WARNING: Content may offend

A West Auckland pastor has delivered a sermon calling for gay people to be shot.

Westcity Bible Baptist Church pastor Logan Robertson agrees his comments are hate speech but is unapologetic.

Footage posted online at the end of July shows Robertson making highly offensive comments against homosexuals. His words have been roundly condemned by another Christian leader.

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"My view on homo marriage is that the Bible never mentions it so I'm not against them getting married," Robertson says.

"As long as a bullet goes through their head the moment they kiss ... Because that's what it talks about - not homo marriage but homo death."

WestCity is independent and has no association with the Baptist denomination of New Zealand.

Reverend Helen Jacobi - vicar of Auckland's St-Matthew-in-the-City - said the video was "inciting violence, verging on hate speech and verging on criminal behaviour".

"Jesus in particular said that he came to not live by those old laws but to bring a new law which is a law of love. So it's hard to see how that could be biblical."

St Matthew's is known for advocating for gay rights, but Jacobi said the wider Anglican church did not have a stellar record on the issue.

"The national church hasn't allowed gay marriage yet. We're not perfect either but we're wishing we could get there.

"We're working away at it but the church moves slowly - but certainly nobody in the Anglican church would ever use that kind of language."

When contacted by the Herald, Robertson said he did not deny his words were hate speech.

"Of course it is. Does it sound like hate speech to you?" he said. "If the world thinks that's hate speech then that's fine."

Robertson said if other churches disagreed with his stance
Robertson said if other churches disagreed with his stance "that's because they don't believe the Bible". Photo / Supplied

But he said he was just repeating the Bible - specifically Leviticus 20:13 which calls for gay men to be put to death.

Robertson said he was not calling for church members to shoot anyone, and took no responsibility if someone did so after viewing the video.

"It's got nothing to do with me - they could read that verse in the Bible.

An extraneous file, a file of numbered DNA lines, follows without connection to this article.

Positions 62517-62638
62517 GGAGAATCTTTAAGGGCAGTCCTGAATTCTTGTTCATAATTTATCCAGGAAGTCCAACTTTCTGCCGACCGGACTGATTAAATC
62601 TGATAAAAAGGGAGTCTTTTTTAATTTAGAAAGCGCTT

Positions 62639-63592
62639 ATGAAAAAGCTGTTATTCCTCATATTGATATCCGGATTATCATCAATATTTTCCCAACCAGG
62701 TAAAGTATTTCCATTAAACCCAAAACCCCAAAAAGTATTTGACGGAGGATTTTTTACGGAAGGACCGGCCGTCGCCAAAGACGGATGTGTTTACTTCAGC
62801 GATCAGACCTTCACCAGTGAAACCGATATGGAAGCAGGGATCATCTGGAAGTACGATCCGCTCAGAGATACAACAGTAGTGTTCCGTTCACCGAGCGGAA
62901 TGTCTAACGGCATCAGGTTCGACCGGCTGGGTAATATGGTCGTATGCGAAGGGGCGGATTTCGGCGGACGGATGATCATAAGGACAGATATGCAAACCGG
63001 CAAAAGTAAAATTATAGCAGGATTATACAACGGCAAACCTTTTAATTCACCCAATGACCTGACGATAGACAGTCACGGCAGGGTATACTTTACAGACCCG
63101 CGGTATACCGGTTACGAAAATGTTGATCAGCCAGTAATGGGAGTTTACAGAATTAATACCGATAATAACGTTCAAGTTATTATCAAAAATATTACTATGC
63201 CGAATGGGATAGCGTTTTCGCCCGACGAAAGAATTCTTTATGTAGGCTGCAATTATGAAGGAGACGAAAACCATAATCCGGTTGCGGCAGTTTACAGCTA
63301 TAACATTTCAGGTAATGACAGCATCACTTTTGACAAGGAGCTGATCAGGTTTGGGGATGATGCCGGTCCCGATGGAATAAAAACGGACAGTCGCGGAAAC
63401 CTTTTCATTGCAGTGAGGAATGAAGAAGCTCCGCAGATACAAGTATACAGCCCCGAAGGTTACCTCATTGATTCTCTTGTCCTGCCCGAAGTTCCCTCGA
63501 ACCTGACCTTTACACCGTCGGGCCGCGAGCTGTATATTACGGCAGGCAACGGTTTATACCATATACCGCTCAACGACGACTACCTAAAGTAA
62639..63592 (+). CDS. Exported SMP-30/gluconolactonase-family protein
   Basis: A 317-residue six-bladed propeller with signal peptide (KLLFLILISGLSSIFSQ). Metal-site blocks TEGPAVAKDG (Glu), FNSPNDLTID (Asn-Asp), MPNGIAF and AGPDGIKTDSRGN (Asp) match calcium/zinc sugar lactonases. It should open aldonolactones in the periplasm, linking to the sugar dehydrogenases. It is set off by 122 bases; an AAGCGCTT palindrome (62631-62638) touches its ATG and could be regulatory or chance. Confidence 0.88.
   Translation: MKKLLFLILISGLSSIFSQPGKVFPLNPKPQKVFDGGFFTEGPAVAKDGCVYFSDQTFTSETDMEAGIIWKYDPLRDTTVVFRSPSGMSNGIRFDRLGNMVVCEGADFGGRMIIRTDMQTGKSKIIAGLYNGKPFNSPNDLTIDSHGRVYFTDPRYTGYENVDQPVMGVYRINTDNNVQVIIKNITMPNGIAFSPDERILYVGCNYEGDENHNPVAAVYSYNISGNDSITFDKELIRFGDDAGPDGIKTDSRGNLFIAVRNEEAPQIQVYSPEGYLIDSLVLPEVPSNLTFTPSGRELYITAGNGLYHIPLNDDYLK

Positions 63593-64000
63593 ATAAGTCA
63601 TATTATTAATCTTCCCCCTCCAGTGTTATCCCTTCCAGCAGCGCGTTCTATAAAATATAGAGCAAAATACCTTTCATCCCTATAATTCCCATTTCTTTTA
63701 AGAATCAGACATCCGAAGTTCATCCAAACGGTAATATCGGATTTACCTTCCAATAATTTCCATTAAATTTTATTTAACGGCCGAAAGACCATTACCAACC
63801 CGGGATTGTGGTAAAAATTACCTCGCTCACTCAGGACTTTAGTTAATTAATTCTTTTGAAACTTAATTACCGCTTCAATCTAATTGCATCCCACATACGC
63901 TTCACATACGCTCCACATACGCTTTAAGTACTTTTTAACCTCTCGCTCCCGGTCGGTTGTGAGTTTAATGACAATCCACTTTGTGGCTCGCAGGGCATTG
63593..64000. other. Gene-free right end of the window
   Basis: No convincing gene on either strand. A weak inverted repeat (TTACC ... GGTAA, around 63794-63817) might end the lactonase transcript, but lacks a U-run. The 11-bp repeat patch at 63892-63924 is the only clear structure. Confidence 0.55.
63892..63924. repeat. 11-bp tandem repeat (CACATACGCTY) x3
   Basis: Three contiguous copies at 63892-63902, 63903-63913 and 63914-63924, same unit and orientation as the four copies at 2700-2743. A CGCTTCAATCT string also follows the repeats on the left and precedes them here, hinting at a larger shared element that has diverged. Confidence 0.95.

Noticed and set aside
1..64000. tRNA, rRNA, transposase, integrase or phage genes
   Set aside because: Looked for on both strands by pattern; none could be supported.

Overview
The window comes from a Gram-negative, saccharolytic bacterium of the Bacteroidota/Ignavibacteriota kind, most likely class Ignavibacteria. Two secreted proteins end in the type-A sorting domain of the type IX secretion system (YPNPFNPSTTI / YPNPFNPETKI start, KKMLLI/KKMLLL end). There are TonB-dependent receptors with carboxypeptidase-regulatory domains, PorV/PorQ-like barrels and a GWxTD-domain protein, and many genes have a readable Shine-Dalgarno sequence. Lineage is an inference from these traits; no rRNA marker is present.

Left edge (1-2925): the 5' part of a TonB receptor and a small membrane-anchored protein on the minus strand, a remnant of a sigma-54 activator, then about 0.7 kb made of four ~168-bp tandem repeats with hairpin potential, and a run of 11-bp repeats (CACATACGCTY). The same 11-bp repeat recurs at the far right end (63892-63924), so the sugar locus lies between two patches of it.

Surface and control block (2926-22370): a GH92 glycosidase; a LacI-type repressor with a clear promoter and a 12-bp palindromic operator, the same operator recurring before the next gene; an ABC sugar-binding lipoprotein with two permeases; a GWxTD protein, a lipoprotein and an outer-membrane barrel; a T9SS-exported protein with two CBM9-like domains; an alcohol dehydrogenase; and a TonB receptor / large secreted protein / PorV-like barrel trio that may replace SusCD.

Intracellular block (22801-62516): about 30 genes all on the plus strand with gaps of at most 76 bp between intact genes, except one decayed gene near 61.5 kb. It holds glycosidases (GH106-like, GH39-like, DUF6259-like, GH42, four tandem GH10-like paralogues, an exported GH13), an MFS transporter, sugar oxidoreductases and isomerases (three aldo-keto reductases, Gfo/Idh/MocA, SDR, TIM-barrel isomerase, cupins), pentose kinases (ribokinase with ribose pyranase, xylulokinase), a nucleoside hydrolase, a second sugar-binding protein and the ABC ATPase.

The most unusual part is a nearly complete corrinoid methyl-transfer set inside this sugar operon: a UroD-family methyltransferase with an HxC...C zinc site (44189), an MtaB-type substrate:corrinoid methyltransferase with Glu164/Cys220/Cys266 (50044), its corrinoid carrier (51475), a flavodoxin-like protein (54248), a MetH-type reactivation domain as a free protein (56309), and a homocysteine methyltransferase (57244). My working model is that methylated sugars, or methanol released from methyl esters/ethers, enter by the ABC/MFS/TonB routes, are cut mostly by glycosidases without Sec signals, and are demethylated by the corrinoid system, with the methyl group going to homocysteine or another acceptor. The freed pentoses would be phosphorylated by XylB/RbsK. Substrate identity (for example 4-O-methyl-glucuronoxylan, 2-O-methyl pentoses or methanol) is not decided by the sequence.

"I'm not inciting vigilantes ... I believe it's the Government's job."

Robertson said if other churches disagreed with his stance "that's because they don't believe the Bible".

Robertson has previously admitted emailing a gay author to tell him he was praying for the man to commit suicide.

The Baptist Union at the time condemned the email and said it was not associated with WestCity Bible Baptist.

WestCity bills itself as a family-oriented Bible-believing Baptist church, but says on its website it is independent of any denomination. Robertson said the church has around 40 members.

Other video posted to the church's Facebook page also takes aim at Labour leader Jacinda Ardern and at women voters.

"I don't vote. I don't let my wife vote. I don't believe in women voting," he said in the post, before launching into a commentary on leaders, including Ardern.

"The Bible actually says that it's a curse for a nation to have a woman ruling over them," he said.

"Don't vote for Jacinda. She needs to shut up, go home and get in the kitchen where women belong and bake a cake for her boyfriend."

Human Rights Commissioner Dr Jackie Blue called the pastor's video "hateful" and "un-Kiwi".

"Those who preach hate and violence are out of touch with everything means to be a New Zealander. We pride ourselves on defending human rights," Blue said.

"To use this language is not only hateful and shameful, it is un-Kiwi and has no place here."

New Zealand Baptist Union national leader Reverend Craig Vernall said his organisation totally rejected Robertson's attitudes towards the gay community.

Robertson was not part of the NZ Baptist Union, which was "deeply disappointed when we're aligned alongside his outrageous views".

Vernall said Robertson came to the union's attention about three years ago when he made inflammatory comments.

At the time, Robertson had only four or five people in his congregation, Vernall said.

"He was meeting in his own home. All which hardly constitutes a church or a person of any influence. But as we know all you need is a camera and a website and you can say what you want.

"The Baptist name has been claimed over years by many different church groups. No one has ownership of that name. So there's always the risk of community oriented churches like the NZ Baptist Union being aligned with haters like Pastor Robertson."

A police spokesman said they are aware of the matter, taking it seriously and making inquiries.